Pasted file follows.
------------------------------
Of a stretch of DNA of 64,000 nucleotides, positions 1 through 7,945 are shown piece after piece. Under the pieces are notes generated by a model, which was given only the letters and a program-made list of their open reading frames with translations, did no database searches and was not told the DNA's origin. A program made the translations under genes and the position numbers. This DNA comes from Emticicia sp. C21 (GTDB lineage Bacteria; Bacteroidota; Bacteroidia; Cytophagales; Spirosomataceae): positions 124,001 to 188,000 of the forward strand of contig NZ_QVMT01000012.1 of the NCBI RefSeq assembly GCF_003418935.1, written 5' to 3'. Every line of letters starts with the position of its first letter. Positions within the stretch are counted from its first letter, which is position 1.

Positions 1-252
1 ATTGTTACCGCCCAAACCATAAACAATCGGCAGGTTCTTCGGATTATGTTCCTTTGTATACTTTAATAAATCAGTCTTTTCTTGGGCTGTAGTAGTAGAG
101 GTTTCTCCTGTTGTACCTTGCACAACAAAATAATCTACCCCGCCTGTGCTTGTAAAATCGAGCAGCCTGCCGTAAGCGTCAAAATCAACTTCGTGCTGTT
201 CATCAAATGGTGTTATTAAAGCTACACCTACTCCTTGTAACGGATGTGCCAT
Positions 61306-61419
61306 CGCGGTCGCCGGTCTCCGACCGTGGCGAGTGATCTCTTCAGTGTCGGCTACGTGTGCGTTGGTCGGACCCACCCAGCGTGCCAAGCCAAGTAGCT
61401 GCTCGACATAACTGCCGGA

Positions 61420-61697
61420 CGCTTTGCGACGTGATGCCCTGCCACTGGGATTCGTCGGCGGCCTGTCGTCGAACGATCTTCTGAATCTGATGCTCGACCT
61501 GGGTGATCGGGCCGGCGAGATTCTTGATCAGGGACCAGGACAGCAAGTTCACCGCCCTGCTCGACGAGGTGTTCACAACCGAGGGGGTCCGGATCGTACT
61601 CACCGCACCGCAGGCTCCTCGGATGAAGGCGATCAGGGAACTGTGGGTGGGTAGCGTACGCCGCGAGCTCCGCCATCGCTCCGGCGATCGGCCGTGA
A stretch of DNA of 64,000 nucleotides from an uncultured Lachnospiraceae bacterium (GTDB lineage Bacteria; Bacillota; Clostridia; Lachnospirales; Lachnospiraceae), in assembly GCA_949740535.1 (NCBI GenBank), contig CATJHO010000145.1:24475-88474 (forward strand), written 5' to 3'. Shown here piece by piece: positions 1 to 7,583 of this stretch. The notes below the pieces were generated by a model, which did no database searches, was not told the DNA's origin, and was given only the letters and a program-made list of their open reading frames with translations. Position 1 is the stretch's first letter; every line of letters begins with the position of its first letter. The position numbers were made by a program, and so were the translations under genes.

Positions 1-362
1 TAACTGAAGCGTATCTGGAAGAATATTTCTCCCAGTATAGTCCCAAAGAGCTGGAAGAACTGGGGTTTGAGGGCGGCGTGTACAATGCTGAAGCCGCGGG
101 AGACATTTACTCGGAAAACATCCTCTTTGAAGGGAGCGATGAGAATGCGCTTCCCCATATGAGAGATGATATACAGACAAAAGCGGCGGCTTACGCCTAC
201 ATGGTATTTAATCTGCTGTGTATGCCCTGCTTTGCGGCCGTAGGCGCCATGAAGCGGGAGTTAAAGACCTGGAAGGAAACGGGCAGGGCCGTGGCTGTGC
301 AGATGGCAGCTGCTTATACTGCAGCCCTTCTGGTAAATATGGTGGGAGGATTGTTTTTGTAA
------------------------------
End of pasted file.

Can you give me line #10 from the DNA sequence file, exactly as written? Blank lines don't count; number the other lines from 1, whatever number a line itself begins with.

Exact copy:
61420 CGCTTTGCGACGTGATGCCCTGCCACTGGGATTCGTCGGCGGCCTGTCGTCGAACGATCTTCTGAATCTGATGCTCGACCT